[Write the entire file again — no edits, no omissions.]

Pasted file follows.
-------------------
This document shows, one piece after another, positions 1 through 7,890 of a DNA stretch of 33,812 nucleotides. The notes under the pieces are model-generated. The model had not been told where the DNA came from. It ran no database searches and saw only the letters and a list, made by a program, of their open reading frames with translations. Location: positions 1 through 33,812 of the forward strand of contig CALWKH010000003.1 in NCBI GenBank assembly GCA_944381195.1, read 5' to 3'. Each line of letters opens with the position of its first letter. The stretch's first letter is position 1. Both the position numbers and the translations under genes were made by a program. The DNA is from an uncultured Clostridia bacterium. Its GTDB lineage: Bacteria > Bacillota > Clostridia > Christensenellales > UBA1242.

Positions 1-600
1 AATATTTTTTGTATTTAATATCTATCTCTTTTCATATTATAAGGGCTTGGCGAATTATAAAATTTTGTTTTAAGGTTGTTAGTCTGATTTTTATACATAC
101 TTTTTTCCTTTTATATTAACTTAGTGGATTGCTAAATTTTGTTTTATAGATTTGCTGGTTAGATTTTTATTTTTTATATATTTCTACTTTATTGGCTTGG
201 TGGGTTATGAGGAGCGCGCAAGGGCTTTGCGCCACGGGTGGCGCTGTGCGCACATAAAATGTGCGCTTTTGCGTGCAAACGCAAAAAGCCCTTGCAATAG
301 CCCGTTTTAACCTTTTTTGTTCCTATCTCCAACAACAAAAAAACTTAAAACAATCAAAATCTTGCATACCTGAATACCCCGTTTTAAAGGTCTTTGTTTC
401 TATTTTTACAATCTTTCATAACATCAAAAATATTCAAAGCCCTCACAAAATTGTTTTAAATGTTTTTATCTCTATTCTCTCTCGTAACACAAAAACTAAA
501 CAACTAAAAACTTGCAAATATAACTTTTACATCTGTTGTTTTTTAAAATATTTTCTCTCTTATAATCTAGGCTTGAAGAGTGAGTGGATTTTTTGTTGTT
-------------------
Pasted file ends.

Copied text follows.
This document shows, one piece after another, positions 1 through 7,890 of a DNA stretch of 33,812 nucleotides. The notes under the pieces are model-generated. The model had not been told where the DNA came from. It ran no database searches and saw only the letters and a list, made by a program, of their open reading frames with translations. Location: positions 1 through 33,812 of the forward strand of contig CALWKH010000003.1 in NCBI GenBank assembly GCA_944381195.1, read 5' to 3'. Each line of letters opens with the position of its first letter. The stretch's first letter is position 1. Both the position numbers and the translations under genes were made by a program. The DNA is from an uncultured Clostridia bacterium. Its GTDB lineage: Bacteria > Bacillota > Clostridia > Christensenellales > UBA1242.

Positions 1-600
1 AATATTTTTTGTATTTAATATCTATCTCTTTTCATATTATAAGGGCTTGGCGAATTATAAAATTTTGTTTTAAGGTTGTTAGTCTGATTTTTATACATAC
101 TTTTTTCCTTTTATATTAACTTAGTGGATTGCTAAATTTTGTTTTATAGATTTGCTGGTTAGATTTTTATTTTTTATATATTTCTACTTTATTGGCTTGG
201 TGGGTTATGAGGAGCGCGCAAGGGCTTTGCGCCACGGGTGGCGCTGTGCGCACATAAAATGTGCGCTTTTGCGTGCAAACGCAAAAAGCCCTTGCAATAG
301 CCCGTTTTAACCTTTTTTGTTCCTATCTCCAACAACAAAAAAACTTAAAACAATCAAAATCTTGCATACCTGAATACCCCGTTTTAAAGGTCTTTGTTTC
401 TATTTTTACAATCTTTCATAACATCAAAAATATTCAAAGCCCTCACAAAATTGTTTTAAATGTTTTTATCTCTATTCTCTCTCGTAACACAAAAACTAAA
501 CAACTAAAAACTTGCAAATATAACTTTTACATCTGTTGTTTTTTAAAATATTTTCTCTCTTATAATCTAGGCTTGAAGAGTGAGTGGATTTTTTGTTGTT